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Blue Origin Thread (merged)


Aethon
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Thanks!

You're welcome :)

I love SpaceX, but I gotta say the fact they're never on time really annoys me sometimes. I stayed up all night to watch this launch, and again it is scrubbed. I know it wasn't their fault this time, but man are they never on time!

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You're welcome :)

I love SpaceX, but I gotta say the fact they're never on time really annoys me sometimes. I stayed up all night to watch this launch, and again it is scrubbed. I know it wasn't their fault this time, but man are they never on time!

You got someone's million dollar satellite on YOUR rocket. I'd cancel if someone farted in the wrong direction.

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Next launch windows: Tomorrow (23:07:49 UTC) - Tuesday - Wednesday - February 20th

You got someone's million dollar satellite on YOUR rocket. I'd cancel if someone farted in the wrong direction.

Yes but it might turn out to be a problem for them. Customers would get annoyed too after a while I guess, it's a bigger problem than you might expect, other than from a spectator's point of view.

ULA's Tory Bruno also said this a few days ago, referring to SpaceX:

Comparing others' record to ULA's? Interesting exercise. Look at On Time Launch, A-L-L P/Ls to orbit, & Ins. premiums, as well
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Air Force tracking station issue. Nothing wrong with the rocket it seems.

60% chance of rain for tomorrow's attempt. We're probably looking at a Tuesday launch. Hopefully no boats show up.

The good news is, every time we get a scrub, there's more daylight for the next attempt!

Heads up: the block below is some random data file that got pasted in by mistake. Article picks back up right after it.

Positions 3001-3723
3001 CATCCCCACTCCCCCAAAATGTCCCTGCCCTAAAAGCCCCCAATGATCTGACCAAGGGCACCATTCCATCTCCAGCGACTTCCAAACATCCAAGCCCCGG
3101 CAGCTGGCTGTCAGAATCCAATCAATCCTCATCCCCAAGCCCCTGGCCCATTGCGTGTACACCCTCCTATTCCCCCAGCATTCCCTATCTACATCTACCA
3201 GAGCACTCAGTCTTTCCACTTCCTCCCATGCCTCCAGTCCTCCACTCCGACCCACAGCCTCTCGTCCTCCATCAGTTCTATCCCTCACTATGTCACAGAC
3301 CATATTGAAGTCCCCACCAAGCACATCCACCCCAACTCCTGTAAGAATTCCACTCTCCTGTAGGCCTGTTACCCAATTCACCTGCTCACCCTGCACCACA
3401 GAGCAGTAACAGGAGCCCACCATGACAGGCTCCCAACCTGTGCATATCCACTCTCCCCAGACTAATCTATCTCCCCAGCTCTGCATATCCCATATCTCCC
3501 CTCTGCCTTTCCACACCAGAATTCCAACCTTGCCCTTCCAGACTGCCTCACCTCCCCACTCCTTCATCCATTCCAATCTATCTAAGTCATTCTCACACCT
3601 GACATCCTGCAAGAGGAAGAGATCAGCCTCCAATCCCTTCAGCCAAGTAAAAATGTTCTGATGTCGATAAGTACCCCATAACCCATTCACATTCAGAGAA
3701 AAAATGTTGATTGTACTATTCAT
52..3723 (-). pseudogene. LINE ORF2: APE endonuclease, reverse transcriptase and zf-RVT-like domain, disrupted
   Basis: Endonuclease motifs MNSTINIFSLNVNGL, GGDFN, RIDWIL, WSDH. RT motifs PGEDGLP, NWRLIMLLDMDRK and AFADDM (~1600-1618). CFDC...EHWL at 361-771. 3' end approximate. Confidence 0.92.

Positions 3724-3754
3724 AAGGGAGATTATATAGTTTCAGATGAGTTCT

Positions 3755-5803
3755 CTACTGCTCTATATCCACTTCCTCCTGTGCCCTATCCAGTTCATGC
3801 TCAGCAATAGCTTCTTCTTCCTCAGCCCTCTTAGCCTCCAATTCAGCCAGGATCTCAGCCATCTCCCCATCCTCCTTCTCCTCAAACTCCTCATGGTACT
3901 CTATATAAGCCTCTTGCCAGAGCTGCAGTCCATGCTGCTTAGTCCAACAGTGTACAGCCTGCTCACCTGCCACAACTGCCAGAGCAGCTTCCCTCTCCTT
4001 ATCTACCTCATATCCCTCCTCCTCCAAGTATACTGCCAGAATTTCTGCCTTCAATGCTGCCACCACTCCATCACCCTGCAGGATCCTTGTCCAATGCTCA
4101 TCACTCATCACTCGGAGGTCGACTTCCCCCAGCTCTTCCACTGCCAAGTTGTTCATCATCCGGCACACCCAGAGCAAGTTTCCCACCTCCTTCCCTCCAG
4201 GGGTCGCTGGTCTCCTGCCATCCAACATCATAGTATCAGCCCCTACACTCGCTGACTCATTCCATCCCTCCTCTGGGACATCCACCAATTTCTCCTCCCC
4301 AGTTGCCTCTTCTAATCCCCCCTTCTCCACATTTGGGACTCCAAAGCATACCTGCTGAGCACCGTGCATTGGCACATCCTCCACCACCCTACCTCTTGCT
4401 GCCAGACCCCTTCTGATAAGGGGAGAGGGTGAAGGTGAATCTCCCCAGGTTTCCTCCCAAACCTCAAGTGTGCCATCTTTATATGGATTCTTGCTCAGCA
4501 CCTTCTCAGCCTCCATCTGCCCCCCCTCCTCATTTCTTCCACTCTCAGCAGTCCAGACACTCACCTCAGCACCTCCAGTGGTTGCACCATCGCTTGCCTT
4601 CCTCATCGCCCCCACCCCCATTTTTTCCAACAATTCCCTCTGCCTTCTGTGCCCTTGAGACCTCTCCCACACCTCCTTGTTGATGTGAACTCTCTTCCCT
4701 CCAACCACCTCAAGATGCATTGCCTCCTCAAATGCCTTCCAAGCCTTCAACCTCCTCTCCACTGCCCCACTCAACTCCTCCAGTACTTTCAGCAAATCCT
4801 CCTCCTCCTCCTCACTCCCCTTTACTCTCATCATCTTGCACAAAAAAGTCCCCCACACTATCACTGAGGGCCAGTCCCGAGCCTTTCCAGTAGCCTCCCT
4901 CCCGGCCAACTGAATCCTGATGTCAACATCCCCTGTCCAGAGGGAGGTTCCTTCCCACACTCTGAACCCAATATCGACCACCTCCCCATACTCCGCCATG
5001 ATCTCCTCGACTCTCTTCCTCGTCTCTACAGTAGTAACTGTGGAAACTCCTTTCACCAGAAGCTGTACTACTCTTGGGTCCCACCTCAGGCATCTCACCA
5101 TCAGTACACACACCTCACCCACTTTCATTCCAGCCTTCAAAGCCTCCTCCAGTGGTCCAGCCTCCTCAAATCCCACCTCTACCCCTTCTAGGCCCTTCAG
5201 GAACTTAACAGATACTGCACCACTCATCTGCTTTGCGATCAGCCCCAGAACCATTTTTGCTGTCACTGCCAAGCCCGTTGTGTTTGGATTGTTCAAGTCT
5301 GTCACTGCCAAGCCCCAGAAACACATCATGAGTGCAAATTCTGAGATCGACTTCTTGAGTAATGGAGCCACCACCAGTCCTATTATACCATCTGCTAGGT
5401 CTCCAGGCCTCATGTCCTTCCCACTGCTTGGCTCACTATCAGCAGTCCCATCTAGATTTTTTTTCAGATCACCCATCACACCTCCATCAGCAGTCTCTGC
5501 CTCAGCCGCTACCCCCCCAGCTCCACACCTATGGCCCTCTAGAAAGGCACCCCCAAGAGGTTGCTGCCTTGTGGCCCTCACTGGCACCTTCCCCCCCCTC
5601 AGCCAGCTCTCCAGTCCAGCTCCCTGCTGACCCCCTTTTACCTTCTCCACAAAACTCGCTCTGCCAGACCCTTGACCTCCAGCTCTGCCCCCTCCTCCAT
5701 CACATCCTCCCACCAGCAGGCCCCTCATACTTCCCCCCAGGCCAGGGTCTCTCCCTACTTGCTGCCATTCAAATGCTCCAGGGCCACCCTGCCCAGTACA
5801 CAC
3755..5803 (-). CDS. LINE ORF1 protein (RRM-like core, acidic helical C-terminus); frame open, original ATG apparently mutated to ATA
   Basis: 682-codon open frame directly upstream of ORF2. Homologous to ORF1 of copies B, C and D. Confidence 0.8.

Edited by Airlock
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According to the chatter, there were 2 problems going on: 1 was a downrange tracking station, but the other was an avionics problem on the launcher. I interpreted it as a selftest problem with the ADI (Nav ball) but wasn't sure.

Did anyone else notice the KSP music at the beginning of the feed?

Best,

-Slashy

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......

Yes but it might turn out to be a problem for them. Customers would get annoyed too after a while I guess, it's a bigger problem than you might expect, other than from a spectator's point of view.

.....

Launching in spite of problems is just reckless, what is one day when a multimillion dollar investment is at stake. Companies are more mature than getting annoyed at short delays.

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Launching in spite of problems is just reckless, what is one day when a multimillion dollar investment is at stake. Companies are more mature than getting annoyed at short delays.

That's not what I mean. Obviously, if there's a problem it's always better to scrub, but the fact that they've had to scrub almost every single launch so far means there's some obvious problem in organizing the pre launch sequence or something. Do you think that scrubbring every launch is normal? Correct me if I'm wrong, but I don't think that scrubbing a launch is such a common things as it is with spacex.

Edited by Frida Space
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That's not what I mean. Obviously, if there's a problem it's always better to scrub, but the fact that they've had to scrub almost every single launch so far means there's some obvious problem in organizing the pre launch sequence or something. Do you think that scrubbring every launch is normal? Have you been following space launches for six months?

This one had nothing to do with SpaceX. It was a problem with the Air Force radar.

Don't complain at SpaceX for something that is completely out of their control.

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This one had nothing to do with SpaceX. It was a problem with the Air Force radar.

Don't complain at SpaceX for something that is completely out of their control.

I'm aware of that. Either way, launch team was NOGO, so it would have very probably been scrubbed.

And yes, I know Elon musk tweeted everything was fine with the rocket, but he said that quite a while after the abort and the launch controllers didn't know that at T-2m26s, so a T-2m they would have probably called it off. That's what I read everywhere so far, at least.

Edited by Frida Space
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lse notice the KSP music at the beginning of the feed?